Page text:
The New @Digg Could Be Worse. No it Couldn’t.
I told Kevin Rose that he made a huge mistake with Digg v4 a couple of days after launch. He Tweeted some snide remark about how he’d built such a large site and dismissed the warning.
I told Matt Williams shortly after he took over that he had to get extremely aggressive if his site had any chance of surviving. He and his team stayed conservative to the bitter end.
As progressions go, I had expected to offer some meaningless after-the-fact advice to the new owners of Digg once they launched “V1”. Unfortunately, I have no advice to give. It seems that in 6 weeks of development they managed to obliterate the site beyond repair.
In short, Digg is officially dead.
Had they just completely given up, moved all of the content to a WordPress blog, and tossed some adsense in the sidebar, they would have been better off. Here’s why.
Millions of Pages Crying Out in Terror…
“I felt a great disturbance in the Force, as if millions of voices suddenly cried out in terror and were suddenly silenced.” ~ Obi-Wan Kenobi
There is only Digg.com now. All of the content, all of those highly ranked pages in Google, all of the accounts with years of records and service to the site – gone. They weren’t even redirected. They’re now just a blank 404 page.
This in itself is arguably the dumbest move in the history of websites. Despite the decline in recent years, Digg still received a good amount of traffic from search. Google ranked the pages well on many topics and it was a trusted source with inbound and outbound links that met perfectly with what Google wanted.
This was the one great asset that Digg still held. It was wiped clean, presumably irreversibly today. Nearly 20 million pages. Lost. Forever.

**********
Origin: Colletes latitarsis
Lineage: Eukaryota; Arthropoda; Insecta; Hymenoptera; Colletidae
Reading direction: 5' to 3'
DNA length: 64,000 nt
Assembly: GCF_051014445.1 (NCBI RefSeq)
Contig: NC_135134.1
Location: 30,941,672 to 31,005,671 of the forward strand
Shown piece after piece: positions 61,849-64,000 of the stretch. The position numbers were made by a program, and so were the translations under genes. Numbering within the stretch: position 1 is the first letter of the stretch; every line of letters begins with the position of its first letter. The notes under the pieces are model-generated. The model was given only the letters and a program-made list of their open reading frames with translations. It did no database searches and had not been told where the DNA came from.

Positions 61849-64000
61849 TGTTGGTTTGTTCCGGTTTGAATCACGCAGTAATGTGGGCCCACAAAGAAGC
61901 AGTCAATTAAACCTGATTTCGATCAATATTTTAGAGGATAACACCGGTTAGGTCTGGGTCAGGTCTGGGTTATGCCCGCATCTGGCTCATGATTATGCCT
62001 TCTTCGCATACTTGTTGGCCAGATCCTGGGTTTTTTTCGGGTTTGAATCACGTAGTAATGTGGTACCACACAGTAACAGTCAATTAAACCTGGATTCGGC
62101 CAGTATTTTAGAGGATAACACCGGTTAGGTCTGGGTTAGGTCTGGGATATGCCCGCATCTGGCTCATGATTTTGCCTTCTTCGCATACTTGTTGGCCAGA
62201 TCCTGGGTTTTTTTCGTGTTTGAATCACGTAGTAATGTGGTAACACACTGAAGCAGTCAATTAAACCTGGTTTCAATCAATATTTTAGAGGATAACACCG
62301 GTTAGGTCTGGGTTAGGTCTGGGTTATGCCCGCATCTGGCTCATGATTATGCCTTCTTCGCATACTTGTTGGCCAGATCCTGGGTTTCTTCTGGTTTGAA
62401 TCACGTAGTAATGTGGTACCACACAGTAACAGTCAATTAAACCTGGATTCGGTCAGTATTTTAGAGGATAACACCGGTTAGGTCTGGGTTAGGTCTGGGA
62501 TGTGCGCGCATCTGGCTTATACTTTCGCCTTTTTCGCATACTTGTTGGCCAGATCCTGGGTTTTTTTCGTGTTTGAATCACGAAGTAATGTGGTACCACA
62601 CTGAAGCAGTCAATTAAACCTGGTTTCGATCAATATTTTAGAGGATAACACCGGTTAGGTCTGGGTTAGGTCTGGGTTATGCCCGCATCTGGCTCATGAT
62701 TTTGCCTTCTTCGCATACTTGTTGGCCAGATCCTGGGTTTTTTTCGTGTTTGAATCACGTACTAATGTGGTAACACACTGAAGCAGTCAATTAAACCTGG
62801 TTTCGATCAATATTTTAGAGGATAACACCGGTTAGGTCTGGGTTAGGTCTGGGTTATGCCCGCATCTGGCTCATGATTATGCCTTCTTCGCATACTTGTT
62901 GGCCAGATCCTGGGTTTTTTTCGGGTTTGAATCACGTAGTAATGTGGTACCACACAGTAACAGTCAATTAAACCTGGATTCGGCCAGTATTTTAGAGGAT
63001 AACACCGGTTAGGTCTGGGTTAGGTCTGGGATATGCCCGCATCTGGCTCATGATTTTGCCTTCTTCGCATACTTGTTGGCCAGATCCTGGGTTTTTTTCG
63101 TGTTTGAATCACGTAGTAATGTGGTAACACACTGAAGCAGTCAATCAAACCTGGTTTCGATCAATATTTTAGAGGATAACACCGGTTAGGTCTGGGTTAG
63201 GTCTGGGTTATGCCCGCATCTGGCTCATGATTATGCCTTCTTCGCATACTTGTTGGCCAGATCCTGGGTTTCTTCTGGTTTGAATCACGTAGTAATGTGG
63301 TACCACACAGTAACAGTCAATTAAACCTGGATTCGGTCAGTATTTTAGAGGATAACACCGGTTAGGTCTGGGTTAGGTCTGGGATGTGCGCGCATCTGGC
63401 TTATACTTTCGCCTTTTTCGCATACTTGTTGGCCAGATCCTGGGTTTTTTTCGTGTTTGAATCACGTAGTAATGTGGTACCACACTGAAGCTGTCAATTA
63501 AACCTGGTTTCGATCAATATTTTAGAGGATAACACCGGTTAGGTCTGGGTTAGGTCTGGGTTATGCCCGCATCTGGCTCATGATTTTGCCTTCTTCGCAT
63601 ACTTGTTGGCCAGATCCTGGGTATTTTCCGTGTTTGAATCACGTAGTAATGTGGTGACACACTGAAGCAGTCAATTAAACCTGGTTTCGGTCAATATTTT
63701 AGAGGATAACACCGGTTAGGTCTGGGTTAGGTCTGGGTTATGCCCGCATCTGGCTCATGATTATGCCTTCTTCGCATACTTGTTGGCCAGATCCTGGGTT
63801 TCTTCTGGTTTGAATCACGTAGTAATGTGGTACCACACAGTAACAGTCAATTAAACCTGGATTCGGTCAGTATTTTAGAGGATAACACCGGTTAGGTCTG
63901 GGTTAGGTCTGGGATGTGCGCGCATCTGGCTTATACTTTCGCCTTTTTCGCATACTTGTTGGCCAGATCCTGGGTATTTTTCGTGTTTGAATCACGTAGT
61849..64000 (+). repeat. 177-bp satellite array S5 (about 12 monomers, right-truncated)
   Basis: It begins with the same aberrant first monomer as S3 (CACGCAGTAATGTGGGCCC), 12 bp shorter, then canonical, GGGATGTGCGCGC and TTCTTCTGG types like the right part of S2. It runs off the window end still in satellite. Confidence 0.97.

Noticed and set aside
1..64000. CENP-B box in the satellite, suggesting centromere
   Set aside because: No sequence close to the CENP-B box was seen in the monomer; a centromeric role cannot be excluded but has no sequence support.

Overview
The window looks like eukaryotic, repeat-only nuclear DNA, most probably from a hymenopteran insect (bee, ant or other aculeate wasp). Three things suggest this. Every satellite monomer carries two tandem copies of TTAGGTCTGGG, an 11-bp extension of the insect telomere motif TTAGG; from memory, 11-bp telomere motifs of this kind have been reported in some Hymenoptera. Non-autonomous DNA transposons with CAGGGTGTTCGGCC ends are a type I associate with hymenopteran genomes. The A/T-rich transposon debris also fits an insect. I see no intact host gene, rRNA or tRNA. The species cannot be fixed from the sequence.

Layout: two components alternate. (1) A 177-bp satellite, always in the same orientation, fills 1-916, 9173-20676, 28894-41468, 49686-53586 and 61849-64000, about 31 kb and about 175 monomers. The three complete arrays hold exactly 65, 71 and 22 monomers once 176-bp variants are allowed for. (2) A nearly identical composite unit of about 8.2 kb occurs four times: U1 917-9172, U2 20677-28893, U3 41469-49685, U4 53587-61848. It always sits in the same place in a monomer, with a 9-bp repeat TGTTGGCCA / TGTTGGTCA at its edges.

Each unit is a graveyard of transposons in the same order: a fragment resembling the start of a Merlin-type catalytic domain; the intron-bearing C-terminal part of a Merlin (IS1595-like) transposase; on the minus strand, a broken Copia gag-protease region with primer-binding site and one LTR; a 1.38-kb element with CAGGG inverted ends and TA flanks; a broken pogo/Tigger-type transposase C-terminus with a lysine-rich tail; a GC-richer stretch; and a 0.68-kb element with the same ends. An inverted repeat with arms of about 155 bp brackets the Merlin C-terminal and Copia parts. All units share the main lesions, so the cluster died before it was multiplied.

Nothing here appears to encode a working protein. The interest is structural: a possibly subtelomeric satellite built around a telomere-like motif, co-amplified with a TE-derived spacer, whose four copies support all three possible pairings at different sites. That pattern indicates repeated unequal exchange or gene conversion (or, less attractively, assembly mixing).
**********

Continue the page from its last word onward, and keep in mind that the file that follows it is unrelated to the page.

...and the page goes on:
Users? What Users?
If you had a Digg account, you don’t anymore. Nobody does. You have a Facebook or a Twitter account and that’s all that Digg recognizes.
From New Digg’s perspective, those of you who spent years of your life contributing content, comments, Diggs, and buries – you are worthless trash that has no place on their site. The friends you made – better find them on other networks. Digg isn’t a social network. It isn’t a social media site. It isn’t even really a social news site anymore. “Submitting” is meaningless. If you want to “submit” to Digg, you’d better get your Twitter account ready.
We’ve posted dozens of stories today to Digg without a single one making it into the upcoming section. If you think it’s because of human moderation, think again. We’ve seen stories in different languages make it. We’ve seen Reddit.com make it. Even “Pain Control” made it.
It’s Techmeme with Pictures
The closest approximation we’ve seen so far is that it’s like a mini-Techmeme. You Tweet tips to them. They pick top stories weighed against a makeshift algorithm. They favor mainstream media sites.
We love Techmeme, but we don’t need another one. For general topics, there’s already Google News which seems to be more up-to-date.
No, It’s Not Too Early
Those who will cry, “Give them a chance” or “They just got started” probably haven’t seen the complete scope of Digg’s obliteration. They didn’t just come in and “rethink” Digg as they claimed they were going to do. They did everything they could to destroy it. V4 for the last 2 years was bad but it had a few redeeming qualities. Betaworks has come in and removed the last remnant of what made Digg good.
We were hopeful. We expected bad but kept a positive outlook. The blog post about what Digg was going to become seemed to have some good ideas. This is worse than we could have imagined.
So long, old friend.
As a fitting note, the top story in upcoming right now tells the sentiment that many feel right now: